Human rights cannot be suspended or dispensed with, but are needed in times of crisis. International human rights law allows for the limitation of certain rights and provides an established framework to evaluate the measures put in place by governments to respond to the outbreak of Covid-19.  Temporary restrictions to fundamental and other human rights with a   direct   impact   on   electoral   processes   might   concern   the   freedom   of   expression   and information,  the  freedom  of  assembly,  the  freedom  of  movement,  the  right  to  vote  and  be elected, the right to privacy, and due process rights.  However, democratic oversight must be maintained, and any restrictions must be prescribed in law. States can also introduce emergency laws when exceptional circumstances arise; these need to be proportionate and be in force for a limited time and in a supervised manner. Once the exceptional circumstances are over, governments must lift the emergency measures.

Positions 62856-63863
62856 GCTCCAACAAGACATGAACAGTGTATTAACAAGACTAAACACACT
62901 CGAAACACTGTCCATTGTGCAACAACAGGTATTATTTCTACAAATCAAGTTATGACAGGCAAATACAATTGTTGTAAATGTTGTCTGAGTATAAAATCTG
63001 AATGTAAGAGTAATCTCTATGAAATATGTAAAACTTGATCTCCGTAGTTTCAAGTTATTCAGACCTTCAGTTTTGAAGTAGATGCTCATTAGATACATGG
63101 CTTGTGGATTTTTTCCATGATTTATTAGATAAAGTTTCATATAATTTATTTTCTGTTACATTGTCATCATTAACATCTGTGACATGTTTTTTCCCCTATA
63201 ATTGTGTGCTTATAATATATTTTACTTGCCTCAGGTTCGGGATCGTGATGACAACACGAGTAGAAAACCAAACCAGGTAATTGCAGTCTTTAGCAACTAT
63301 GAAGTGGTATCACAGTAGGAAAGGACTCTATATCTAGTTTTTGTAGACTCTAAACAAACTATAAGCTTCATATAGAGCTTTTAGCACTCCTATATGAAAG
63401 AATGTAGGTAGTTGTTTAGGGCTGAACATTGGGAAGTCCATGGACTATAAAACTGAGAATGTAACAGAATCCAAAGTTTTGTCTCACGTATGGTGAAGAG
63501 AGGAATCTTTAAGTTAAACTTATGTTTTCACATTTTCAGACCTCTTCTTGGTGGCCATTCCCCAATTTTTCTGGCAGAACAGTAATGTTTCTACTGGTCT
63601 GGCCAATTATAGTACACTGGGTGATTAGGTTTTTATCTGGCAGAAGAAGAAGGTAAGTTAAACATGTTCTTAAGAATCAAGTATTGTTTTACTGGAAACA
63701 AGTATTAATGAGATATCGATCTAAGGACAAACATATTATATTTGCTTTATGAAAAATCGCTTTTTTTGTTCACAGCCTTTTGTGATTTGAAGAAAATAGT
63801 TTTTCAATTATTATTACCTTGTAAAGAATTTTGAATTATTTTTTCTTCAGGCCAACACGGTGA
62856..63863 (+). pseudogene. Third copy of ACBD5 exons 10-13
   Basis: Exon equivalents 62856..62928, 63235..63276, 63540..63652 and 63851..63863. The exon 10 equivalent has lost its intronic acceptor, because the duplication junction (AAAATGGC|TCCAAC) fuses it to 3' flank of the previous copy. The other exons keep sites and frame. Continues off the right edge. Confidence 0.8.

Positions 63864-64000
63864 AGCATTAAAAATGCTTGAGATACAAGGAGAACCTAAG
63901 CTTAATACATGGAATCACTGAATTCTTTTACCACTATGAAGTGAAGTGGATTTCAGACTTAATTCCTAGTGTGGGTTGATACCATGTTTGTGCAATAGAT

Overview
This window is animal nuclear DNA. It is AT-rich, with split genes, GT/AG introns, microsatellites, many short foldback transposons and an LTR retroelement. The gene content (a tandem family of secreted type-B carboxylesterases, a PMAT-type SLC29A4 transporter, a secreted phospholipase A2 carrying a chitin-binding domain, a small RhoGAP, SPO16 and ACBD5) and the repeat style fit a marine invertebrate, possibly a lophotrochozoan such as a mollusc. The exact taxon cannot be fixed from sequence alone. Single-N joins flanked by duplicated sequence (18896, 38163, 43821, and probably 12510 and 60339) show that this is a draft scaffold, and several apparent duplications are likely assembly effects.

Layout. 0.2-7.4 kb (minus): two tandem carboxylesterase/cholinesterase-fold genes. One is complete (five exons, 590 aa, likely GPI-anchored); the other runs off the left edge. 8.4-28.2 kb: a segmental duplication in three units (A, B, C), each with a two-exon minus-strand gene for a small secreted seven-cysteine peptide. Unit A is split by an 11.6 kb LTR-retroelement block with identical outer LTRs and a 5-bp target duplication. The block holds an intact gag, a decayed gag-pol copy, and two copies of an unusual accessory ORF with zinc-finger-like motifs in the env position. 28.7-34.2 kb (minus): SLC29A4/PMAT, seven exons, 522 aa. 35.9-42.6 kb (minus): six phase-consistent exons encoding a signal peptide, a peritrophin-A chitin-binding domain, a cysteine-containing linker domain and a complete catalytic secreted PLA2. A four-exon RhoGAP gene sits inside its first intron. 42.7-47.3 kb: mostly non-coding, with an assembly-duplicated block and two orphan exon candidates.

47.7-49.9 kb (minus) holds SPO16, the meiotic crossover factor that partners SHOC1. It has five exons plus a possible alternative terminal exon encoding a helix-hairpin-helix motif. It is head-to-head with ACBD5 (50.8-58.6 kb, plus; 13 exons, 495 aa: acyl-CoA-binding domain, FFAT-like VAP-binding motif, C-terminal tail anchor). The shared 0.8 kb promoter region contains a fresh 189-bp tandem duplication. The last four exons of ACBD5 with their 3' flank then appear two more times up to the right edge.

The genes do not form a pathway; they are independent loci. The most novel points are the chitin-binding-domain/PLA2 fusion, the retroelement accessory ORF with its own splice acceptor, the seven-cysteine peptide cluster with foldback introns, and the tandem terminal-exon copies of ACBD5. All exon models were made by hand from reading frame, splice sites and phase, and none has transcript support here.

Where elections go ahead, the safety of electoral staff and voters might be at risk, and risk assessments from a public health perspective become necessary; unprecedented operational requirements might occur with the introduction of special measures to facilitate the vote; constitutional and other legal requirements to hold elections might have to be reinterpreted; turnout might decline; electoral campaigning in public space might not be possible at all; the public debate might only focus on the public health crisis, preventing a wider discussion of important topics; the prominence of governmental actors in the media might overly amplify the advantages of incumbency; and governments might potentially use emergency restrictions on certain rights to repress opposition candidates or media.